Norman is 40-something years old. He’s overweight, has bad eyesight, and an interest in the works of Aleister Crowley and P. D. Ouspensky. He’s a bachelor who lives with his mother and owns the Bates Motel. Mary Crane, on the run after stealing $40,000 from her employer, finds Norman to be odd. He fixes sandwiches for her, but becomes loudly angry when she suggests that maybe his mother would be better off in a hospital. To calm down after his meal with Mary, Norman has a few drinks. Unfortunately, Mother has other plans.

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Anthony Perkins as a clean-cut, dishy 28 year-old Norman Bates.

If you know the movie, you know there are a few differences between the above and the more popular version of the story. The skeleton of the story is the same, but I have to say, the screenplay is a much tighter, more effective way of telling the story.

This is a reread for me and this time I was looking at whether Robert Bloch’s Psycho had the marks of Gothic fiction. It has some of the elements of Gothic: the house (which is less prominent in the book), the family secrets, the insane relative kept away from the public, but it really only sidles up to Gothic. It instead takes a bit of a detour into  the post-modern pursuit of psychology. Still, maybe that’s what Gothic is in the 20th century…

Publishing info, my copy: Tor, mass market paperback, 1989
Acquired: Probably at a Waldenbooks in the 90s.
Genre: horror

gothic september

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Gothic September ~ “The Fall of the House of Usher”

gothic septemberGothic September is hosted by Michelle at Castle Macabre. Visit for all the details!

“The Fall of the House of Usher” is firmly Gothic. It starts with the House, crumbling into the tarn and clearly doomed by the zig-zagging fault that extends from roof to foundation. Roderick Usher even believes that the house has sentience. The “House” of Usher also refers to the family line, which Gothic novels are often very preoccupied with. Secret lineages are the order of the day, but in the case of the Ushers, it looks like their line will end with Roderick and his twin sister, Madeline.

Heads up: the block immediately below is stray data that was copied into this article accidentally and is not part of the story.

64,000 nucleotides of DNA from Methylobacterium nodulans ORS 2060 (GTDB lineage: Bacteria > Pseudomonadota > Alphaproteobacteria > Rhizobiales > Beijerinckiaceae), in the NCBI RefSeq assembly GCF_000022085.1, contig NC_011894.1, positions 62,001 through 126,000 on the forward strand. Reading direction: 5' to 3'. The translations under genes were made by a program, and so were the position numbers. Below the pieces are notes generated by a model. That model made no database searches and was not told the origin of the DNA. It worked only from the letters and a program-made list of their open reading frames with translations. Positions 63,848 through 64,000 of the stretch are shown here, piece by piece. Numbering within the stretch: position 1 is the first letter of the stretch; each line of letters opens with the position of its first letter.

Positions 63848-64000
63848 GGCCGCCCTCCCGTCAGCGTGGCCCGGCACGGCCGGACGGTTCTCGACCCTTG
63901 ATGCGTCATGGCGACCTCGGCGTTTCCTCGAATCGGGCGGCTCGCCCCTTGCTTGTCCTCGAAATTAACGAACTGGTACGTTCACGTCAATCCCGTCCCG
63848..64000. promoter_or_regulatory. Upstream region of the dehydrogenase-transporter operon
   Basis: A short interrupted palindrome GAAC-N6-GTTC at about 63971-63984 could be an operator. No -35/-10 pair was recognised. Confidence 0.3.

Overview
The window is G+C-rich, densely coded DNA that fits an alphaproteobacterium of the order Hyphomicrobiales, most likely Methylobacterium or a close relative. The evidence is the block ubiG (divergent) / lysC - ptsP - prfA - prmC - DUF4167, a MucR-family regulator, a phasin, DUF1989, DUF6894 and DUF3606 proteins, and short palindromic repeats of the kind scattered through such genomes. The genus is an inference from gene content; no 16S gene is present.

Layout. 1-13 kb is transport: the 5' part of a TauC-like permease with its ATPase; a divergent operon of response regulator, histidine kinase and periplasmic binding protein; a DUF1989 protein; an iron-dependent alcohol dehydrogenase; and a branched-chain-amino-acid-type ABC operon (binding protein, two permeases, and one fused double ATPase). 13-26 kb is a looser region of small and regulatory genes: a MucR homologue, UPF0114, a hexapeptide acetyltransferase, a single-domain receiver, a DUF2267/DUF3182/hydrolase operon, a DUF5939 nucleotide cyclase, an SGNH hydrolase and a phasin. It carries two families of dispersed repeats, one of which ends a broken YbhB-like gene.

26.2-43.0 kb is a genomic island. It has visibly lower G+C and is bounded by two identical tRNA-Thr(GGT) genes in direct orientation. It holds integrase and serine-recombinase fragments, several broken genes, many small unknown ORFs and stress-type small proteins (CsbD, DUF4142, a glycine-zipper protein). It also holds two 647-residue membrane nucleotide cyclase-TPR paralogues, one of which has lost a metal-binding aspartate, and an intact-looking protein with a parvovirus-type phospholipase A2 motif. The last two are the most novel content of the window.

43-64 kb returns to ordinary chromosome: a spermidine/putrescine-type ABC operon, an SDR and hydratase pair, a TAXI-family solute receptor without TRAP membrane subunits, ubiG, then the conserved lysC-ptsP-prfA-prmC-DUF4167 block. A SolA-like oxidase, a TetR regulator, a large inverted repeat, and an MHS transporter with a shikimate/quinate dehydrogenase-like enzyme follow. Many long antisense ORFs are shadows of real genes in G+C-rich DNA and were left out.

The narrator is an old friend of Usher’s, called upon to journey to the family’s manse to provide cheer to the ailing Roderick. In comparison to the narrators of “Ligeia” and “The Cask of Amontillado,” this one is quite sane and offers commentary about his own mental state as well as Usher’s.

Usually, it’s the women who get the detailed description, but this time it’s Roderick Usher who gets the full Poe treatment:

…an eye large, liquid, and luminous beyond comparison; lips somewhat thin and very pallid, but of a surpassingly beautiful curve; a nose of a delicate Hebrew model, but with a breadth of nostril unusual in similar formations; a finely moulded chin, speaking, in its want of prominence, of a want of moral energy…

In fact, Madeline is strangely absent. She too is ill, given to fits of catalepsy, but our narrator doesn’t seem too concerned about providing her with cheer. He thinks he sees her pass through Roderick’s room, but he doesn’t follow her. She does die and Roderick decides to inter her in a copper-lined room of the house to avoid possibility of premature burial (although being left in a copper-lined donjon doesn’t seem to be much better). Days pass and both Roderick and our narrator start feeling a little jumpy. One night, during a strange electrical storm, we see Madeline again and the House of Usher finally falls…

ripnineperilshortThis story also counts for RIP X!

Gothic September ~ “The Cask of Amontillado”

gothic septemberGothic September is hosted by Michelle at Castle Macabre. Visit for all the details!

I only meant to queue up the story on my Kindle to read later, but the voice of Montresor caught me and pulled me in. This is a quick little story. Fortunato has insulted Montresor many times in the past, but Montresor has finally had it. We don’t learn what the straw was that broke the camel’s back, but Montresor feels justified in taking his revenge. This isn’t going to be some bland duel either. Fortunato is going to die, he’s going to know who his killer is, and Montresor is going get away with it. Montresor is a determined man and a smart man. He plays to Fortunato’s vanity to lead him to his doom.

What makes this story stand out for me is that Poe makes the reader complicit in Montresor’s scheme. At the beginning of his narration, Montresor addresses the reader: “You, who know so well the nature of my soul…” And we are led to laugh a bit, especially on a second reading, when Montresor toasts to Fortunato’s long life and later makes a Mason’s pun. What Montresor is doing is probably completely unreasonable—what insult could have possibly been made?—but we’re going along with it.

Random bell ring (no pun intended): The huge golden foot on Montresor’s coat of arms reminded me of the statue in The Castle of Otranto.

I also find it funny that the “The Cask of Amontillado” was published in Godey’s Lady’s Book, a pre-Civil War fashion magazine.

ripnineperilshortThis story also counts for RIP X!

Gothic September ~ “Ligeia” by Edgar Allan Poe